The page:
Once received, the Vitalizer’s instructions promised relief from virtually any disorder or complaint of which the user could conceive. Depending on the issue, the Vitalizer could be positioned over any major organ. For problems related to one's genitalia, it promised to be “the only sure and sensible cure.”

Anyone who ordered the $8 Vitalizer was only relieved of both their money and any hope of assistance. By 1904, at the behest of his father, the Post Office had successfully ordered Thomas Jr. to halt shipments of the product. Although the younger Edison was probably just selling a name and had nothing to do with the company itself, his father bemoaned to LIFE magazine that such use of his name was causing him terrible grief.

“I am thinking of a scheme to prevent persons from using the name I have striven honorably to protect," Edison said.

Fed up with Thomas Jr.’s ventures, Edison offered to pay his wayward son a $35 per week allowance if he would simply change his name. He agreed, and began calling himself Thomas Willard. The senior Edison then set him up on a mushroom farm with the hope that he would eventually become self-sufficient.

Instead, Thomas Jr. wound up in a sanitarium.

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It’s not known whether the pressure of being Thomas Edison’s namesake led to Thomas Jr.’s personal struggles. According to his second wife, he abused alcohol and was briefly admitted into a mental institution to address his depression. The mushroom farm provided only modest financial relief, so Edison raised his allowance to $50 a week.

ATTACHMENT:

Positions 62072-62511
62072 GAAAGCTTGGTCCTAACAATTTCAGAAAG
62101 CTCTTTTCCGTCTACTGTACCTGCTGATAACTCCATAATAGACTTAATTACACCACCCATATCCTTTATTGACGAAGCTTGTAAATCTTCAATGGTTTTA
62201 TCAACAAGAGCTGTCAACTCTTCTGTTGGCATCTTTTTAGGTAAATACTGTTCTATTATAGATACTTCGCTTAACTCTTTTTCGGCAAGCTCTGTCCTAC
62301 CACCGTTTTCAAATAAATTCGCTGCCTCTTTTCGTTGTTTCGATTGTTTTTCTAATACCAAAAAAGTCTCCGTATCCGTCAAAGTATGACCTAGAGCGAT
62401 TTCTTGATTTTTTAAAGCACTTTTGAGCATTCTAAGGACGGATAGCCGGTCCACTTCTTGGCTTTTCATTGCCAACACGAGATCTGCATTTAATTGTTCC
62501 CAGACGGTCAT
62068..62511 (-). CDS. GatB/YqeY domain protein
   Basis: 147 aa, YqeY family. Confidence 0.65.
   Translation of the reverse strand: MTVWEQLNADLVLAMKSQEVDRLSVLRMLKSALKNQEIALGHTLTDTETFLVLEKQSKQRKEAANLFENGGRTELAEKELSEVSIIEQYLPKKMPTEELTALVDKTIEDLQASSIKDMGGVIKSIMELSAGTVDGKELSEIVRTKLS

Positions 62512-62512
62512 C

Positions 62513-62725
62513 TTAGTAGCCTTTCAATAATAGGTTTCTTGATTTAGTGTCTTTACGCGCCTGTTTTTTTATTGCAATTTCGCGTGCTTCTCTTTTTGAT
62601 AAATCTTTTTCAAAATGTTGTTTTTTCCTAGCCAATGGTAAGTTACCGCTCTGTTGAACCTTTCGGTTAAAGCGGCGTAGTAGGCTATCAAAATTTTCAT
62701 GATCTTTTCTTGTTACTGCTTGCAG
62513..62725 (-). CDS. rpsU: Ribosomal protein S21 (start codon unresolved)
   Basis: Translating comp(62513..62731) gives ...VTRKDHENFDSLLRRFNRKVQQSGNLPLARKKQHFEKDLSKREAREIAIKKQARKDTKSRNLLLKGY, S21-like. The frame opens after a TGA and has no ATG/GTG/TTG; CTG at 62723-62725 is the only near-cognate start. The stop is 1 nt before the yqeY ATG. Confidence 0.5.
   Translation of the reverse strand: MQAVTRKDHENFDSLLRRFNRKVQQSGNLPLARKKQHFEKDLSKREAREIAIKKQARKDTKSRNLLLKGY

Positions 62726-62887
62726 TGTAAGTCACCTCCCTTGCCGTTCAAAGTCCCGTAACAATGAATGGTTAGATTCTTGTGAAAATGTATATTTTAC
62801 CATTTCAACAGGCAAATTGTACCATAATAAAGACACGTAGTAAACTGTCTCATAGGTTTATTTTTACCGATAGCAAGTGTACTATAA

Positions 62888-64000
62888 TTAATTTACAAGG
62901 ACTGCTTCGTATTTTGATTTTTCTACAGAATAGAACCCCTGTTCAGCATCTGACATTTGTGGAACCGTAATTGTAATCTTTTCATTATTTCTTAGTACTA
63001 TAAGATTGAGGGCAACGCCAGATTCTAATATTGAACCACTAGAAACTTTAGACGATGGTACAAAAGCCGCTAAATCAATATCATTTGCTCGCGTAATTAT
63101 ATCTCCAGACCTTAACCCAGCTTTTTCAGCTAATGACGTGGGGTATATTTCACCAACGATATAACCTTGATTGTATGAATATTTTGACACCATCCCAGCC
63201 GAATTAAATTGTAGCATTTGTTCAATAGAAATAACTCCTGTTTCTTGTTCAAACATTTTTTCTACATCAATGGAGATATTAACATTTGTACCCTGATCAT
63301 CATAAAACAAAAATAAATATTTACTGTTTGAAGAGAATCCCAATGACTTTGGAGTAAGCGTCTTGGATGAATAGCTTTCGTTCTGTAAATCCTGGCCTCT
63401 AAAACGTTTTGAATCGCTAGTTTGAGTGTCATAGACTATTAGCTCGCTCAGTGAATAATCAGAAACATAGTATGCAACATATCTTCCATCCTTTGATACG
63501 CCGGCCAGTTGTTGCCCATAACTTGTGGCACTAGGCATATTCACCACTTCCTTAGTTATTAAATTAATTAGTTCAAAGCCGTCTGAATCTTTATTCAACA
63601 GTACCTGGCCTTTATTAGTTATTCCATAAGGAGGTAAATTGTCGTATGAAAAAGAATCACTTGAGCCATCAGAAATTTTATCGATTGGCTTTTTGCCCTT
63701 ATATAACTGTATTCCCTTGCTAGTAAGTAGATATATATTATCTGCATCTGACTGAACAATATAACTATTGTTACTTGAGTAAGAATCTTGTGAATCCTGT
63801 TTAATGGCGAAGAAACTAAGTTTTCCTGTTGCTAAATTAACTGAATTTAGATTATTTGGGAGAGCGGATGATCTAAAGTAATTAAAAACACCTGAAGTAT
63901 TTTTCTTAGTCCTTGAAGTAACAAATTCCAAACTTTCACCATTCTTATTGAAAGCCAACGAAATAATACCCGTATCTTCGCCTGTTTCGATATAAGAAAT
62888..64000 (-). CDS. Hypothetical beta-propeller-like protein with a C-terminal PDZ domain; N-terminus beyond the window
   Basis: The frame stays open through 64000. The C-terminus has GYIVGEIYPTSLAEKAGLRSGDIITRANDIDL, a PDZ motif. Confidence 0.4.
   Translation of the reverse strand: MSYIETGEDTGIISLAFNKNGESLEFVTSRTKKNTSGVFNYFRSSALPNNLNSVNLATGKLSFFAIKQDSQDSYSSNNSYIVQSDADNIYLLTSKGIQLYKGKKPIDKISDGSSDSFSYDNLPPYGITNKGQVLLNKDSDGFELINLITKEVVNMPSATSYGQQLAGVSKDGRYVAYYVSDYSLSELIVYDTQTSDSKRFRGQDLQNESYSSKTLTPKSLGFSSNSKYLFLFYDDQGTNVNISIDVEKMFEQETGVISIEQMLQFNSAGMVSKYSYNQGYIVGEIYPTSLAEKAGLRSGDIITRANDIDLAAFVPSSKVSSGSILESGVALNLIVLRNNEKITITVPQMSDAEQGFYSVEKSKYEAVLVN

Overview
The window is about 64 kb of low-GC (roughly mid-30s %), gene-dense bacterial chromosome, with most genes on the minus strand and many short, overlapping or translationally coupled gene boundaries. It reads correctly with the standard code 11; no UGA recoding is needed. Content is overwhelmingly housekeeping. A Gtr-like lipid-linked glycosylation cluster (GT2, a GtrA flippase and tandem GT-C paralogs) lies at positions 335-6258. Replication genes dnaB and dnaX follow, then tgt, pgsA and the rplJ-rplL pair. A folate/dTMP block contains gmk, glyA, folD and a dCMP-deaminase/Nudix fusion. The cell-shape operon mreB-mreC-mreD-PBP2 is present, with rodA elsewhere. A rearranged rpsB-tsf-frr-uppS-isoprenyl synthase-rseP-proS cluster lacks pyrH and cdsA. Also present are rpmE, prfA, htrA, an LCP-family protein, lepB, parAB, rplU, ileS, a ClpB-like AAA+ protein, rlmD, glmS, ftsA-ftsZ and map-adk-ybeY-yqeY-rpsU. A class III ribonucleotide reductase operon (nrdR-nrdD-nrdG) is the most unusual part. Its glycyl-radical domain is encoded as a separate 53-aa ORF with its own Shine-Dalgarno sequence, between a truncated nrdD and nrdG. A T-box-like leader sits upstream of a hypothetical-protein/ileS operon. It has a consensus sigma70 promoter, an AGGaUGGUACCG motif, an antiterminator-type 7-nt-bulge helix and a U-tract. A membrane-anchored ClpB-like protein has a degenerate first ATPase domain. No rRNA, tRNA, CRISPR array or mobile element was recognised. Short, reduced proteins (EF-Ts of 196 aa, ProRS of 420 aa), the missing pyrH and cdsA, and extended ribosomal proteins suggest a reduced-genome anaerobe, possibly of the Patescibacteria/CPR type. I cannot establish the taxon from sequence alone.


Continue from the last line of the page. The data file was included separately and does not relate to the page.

At some point, Thomas Jr. decided he wanted to live up to the family name and spent seven years trying to perfect his Ecometer, an automobile addition that would help conserve fuel. At the same time, his father was toiling on efforts to perfect an electric car with Henry Ford; it’s believed Ford subjected the Ecometer to a battery of tests so that he wouldn’t risk offending Edison.

Thomas Jr. dreamed of his invention being installed in every car in the nation. It failed to pass basic performance tests.

When Thomas Edison died in 1931, he left his son a seat on his company’s board of directors. While it provided some measure of monetary relief, the success was short-lived: Thomas Jr. died in 1935, allegedly due in part to his substance abuse issues.

Despite his efforts, Thomas Jr. remains little more than a footnote in accounts of Edison’s life—the selfish, attention-seeking son who resented living in the shadow of his famous father and used any means available to him in order to escape it. Unless, of course, he could profit from it.